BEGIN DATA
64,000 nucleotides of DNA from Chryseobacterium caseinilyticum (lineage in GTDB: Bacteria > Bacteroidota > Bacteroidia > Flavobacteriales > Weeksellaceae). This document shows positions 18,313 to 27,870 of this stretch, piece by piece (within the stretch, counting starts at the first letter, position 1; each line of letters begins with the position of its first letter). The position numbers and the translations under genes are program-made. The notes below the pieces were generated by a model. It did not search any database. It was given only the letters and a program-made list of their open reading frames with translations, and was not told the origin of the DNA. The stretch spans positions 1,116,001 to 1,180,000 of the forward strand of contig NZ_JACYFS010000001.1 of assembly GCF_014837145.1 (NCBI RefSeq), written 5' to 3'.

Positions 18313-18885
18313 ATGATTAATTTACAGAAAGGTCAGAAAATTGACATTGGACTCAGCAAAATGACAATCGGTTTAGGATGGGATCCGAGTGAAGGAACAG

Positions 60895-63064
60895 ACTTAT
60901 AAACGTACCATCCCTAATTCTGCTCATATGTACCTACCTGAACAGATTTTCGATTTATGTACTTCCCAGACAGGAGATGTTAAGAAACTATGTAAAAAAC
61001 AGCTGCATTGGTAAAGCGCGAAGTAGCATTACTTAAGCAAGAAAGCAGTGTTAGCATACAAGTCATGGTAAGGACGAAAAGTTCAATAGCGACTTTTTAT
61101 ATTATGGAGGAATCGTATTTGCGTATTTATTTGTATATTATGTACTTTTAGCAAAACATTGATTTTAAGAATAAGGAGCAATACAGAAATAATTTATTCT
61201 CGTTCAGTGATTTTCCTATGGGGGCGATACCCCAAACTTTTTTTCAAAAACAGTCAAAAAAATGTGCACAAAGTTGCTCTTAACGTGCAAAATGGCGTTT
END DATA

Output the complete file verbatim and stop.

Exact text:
64,000 nucleotides of DNA from Chryseobacterium caseinilyticum (lineage in GTDB: Bacteria > Bacteroidota > Bacteroidia > Flavobacteriales > Weeksellaceae). This document shows positions 18,313 to 27,870 of this stretch, piece by piece (within the stretch, counting starts at the first letter, position 1; each line of letters begins with the position of its first letter). The position numbers and the translations under genes are program-made. The notes below the pieces were generated by a model. It did not search any database. It was given only the letters and a program-made list of their open reading frames with translations, and was not told the origin of the DNA. The stretch spans positions 1,116,001 to 1,180,000 of the forward strand of contig NZ_JACYFS010000001.1 of assembly GCF_014837145.1 (NCBI RefSeq), written 5' to 3'.

Positions 18313-18885
18313 ATGATTAATTTACAGAAAGGTCAGAAAATTGACATTGGACTCAGCAAAATGACAATCGGTTTAGGATGGGATCCGAGTGAAGGAACAG

Positions 60895-63064
60895 ACTTAT
60901 AAACGTACCATCCCTAATTCTGCTCATATGTACCTACCTGAACAGATTTTCGATTTATGTACTTCCCAGACAGGAGATGTTAAGAAACTATGTAAAAAAC
61001 AGCTGCATTGGTAAAGCGCGAAGTAGCATTACTTAAGCAAGAAAGCAGTGTTAGCATACAAGTCATGGTAAGGACGAAAAGTTCAATAGCGACTTTTTAT
61101 ATTATGGAGGAATCGTATTTGCGTATTTATTTGTATATTATGTACTTTTAGCAAAACATTGATTTTAAGAATAAGGAGCAATACAGAAATAATTTATTCT
61201 CGTTCAGTGATTTTCCTATGGGGGCGATACCCCAAACTTTTTTTCAAAAACAGTCAAAAAAATGTGCACAAAGTTGCTCTTAACGTGCAAAATGGCGTTT